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FTC’s Baby Formula Inquiry Tees Up a Look at Tariffs, Subsidies

May 27, 2022, 9:30 AM

The US Federal Trade Commission’s study of competition questions around the nationwide baby formula shortage highlights the severity and reach of the crisis.

The commission has said it will review mergers and acquisitions in the market and whether “regulatory barriers” prevented any foreign companies from entering it, among other issues.

The move sets the commission up to collaborate with other agencies on potential actions. It can recommend fixes to the system of tariffs that prevent most baby formula imports to US. The FTC could also weigh in on any effect a US Department of Agriculture program designed to provide funding for nutrition and healthcare to low-income mothers has had on market concentration.

“A big part of the FTC is advocacy,” said D. Bruce Hoffman, a Cleary Gottlieb partner and former director of the FTC’s Bureau of Competition. “It doesn’t have power over federal agencies and state governments, but it can and does write and speak to those places. In this case, you have the White House Competition Council, and the FTC could also raise this there.”

Amid calls from elected officials to probe the crisis, the commission is seen as likely to focus on information-sharing and collaboration, rather than on any antitrust enforcement.

“The FTC comes under pressure from many directions to investigate situations like this,” Hoffman said. “Every time gas prices go up, people in Congress demand that they investigate. And with a big event like this, with serious consequences, it’s not surprising that the FTC is getting involved.”

The commission’s request for information comes after President Joe Biden launched the council with a July 2021 executive order requiring individual agencies to find ways to increase competition with an eye toward lowering food, drug, travel, and other costs for consumers. The inquiry is emblematic of the FTC’s push to make changes that directly affect the American public, said Lisl Dunlop, a partner at Axinn.

The FTC’s request for information, though, isn’t itself a sign that the agency is going to tackle competition issues in the market directly, Dunlop said.

“If it continues, they could learn something that causes them to bring an enforcement action,” she said. “But it’s very hard to look at the market and just say ‘This is concentrated, and that dynamic is causing these problems.’”

The FTC’s powers to fix any issue in the event of wrongdoing are limited as well, Hoffman said. The agency would have to investigate, bring their findings to court and litigate them through to a likely appeal, and then depend on injunctive relief in the end. The whole process could take years.

Hoffman also cautioned against assuming that the state of the market and its moderate level of concentration had an impact on the shortage.

“It’s easy to scapegoat things, but often there is zero causal connection,” he said.

The agency could also examine mergers it approved that may have contributed to the shortage, Hoffman said. Nestle’s 2012 acquisition of Pfizer Nutrition is the obvious candidate, although the decade-old deal may be too old for significant scrutiny, and it’s unclear whether it had any impact on market concentration, making a probe unlikely, Hoffman said.

The issue of competition among baby formula companies has also drawn attention on Capitol Hill.

“Longer term, we absolutely have to focus on consolidation in the food industry,” said Sen. Debbie Stabenow (D-Mich.), who chairs the Senate Agriculture, Nutrition and Forestry Committee. “We need more baby formula manufacturers competing in this space.”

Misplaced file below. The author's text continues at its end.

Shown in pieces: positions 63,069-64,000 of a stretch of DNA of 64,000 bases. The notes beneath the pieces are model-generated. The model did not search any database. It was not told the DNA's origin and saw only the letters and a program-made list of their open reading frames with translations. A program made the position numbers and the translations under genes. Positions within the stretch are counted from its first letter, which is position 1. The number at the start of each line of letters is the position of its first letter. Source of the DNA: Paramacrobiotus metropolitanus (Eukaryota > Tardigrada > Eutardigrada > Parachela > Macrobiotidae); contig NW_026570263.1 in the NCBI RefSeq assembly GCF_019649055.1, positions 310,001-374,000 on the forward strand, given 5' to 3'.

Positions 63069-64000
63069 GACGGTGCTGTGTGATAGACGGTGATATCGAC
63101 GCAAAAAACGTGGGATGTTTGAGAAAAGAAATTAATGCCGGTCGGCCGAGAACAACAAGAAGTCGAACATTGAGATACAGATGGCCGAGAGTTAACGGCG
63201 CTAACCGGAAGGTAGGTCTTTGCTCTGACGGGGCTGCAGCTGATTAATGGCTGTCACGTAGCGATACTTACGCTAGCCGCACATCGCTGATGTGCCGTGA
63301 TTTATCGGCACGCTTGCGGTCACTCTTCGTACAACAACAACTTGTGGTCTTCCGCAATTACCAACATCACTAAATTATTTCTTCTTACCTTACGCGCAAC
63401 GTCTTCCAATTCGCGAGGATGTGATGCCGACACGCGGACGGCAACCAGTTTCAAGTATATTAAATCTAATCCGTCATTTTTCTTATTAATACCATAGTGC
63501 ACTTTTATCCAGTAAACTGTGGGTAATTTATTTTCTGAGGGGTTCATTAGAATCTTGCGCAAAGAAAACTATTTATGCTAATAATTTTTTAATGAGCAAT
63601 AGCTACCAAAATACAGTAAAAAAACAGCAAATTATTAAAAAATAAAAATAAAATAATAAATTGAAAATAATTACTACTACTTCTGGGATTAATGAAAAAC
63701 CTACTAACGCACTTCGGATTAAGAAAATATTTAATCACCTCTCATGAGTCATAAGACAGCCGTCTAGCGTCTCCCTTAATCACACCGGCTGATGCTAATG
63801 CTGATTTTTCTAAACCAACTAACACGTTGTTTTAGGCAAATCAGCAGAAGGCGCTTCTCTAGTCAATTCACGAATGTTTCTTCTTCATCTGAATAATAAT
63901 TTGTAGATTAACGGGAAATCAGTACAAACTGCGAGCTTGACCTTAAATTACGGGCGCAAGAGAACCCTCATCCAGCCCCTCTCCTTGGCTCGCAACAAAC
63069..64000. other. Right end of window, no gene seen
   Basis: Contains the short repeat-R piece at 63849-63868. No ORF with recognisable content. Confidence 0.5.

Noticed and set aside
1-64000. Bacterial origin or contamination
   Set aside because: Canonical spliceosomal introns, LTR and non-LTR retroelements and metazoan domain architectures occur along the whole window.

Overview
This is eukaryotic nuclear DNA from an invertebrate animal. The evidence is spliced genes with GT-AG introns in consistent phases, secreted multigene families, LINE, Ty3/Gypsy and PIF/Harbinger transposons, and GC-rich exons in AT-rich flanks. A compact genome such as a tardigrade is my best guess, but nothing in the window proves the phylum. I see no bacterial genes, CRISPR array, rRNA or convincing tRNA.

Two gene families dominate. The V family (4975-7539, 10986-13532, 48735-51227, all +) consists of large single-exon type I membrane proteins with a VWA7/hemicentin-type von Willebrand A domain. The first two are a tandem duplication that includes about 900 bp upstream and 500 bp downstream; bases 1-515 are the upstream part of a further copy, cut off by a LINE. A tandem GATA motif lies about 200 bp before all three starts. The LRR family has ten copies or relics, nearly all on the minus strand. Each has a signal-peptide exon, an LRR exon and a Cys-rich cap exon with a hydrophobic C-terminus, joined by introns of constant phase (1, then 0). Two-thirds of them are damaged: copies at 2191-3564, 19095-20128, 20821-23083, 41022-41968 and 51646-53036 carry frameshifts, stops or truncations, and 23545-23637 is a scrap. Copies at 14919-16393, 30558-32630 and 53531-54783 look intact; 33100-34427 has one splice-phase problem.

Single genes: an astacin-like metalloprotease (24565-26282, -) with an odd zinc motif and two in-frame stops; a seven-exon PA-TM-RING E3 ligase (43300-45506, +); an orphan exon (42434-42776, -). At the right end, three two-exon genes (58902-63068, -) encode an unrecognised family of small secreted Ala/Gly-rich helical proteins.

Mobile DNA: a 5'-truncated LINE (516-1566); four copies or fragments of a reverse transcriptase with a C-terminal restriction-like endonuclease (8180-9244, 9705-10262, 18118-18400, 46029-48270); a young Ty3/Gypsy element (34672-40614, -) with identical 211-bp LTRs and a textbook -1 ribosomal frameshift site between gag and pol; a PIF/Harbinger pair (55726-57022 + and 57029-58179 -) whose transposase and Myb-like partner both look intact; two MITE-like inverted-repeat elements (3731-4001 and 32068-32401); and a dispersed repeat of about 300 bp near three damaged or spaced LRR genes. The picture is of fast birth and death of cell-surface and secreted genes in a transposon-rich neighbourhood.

Unintended Consequences

The current formula shortage may be tied to the high barrier to market entry, which hinders competition with the four companies that dominate 90% of the baby formula market, said Peter Carstensen, a professor of law emeritus at the University of Wisconsin-Madison Law School.

That concentration may be the byproduct of the USDA’s Special Supplemental Nutrition Program for Women, Infants, and Children, also know as WIC, which inadvertently distorted the market, allowing companies to charge different, inflated prices to non-WIC buyers, Carstensen said.

“No one really looked at this system until it blew up,” Carstensen said.

WIC succeeded in driving down prices for participants and states when it was made permanent in 1974. But the program’s sole-source contract system—under which a single company provides all the formula for the WIC program in the state for which it’s contracted—also made it harder for formula producers without a foothold in the WIC market to compete.

“The WIC program is a little bit different than the open formula market,” Stabenow said. “So we want to take a look at all that makes sure we can maintain the ability to negotiate the best price and have more competition and more manufacturers for baby formula.”

Studies show that companies with WIC contracts see a spike in their non-WIC market share, as stores in-state are more likely to stock their products.

The commission’s options are limited, said David S. Davis, a professor of economics at South Dakota State University who authored one study of the program. He said it’s unclear how central the FTC will be in finding solutions beyond fact-finding.

“They’ll put together a heck of a report, but I don’t know whether they can point to any corrections that can be made,” Davis said. “But more eyes, more heads thinking about the issue are always good.”

— With assistance from Maeve Sheehey

To contact the reporter on this story: Dan Papscun in Washington at dpapscun@bloombergindustry.com

To contact the editors responsible for this story: Keith Perine at kperine@bloomberglaw.com; Melissa B. Robinson at mrobinson@bloomberglaw.com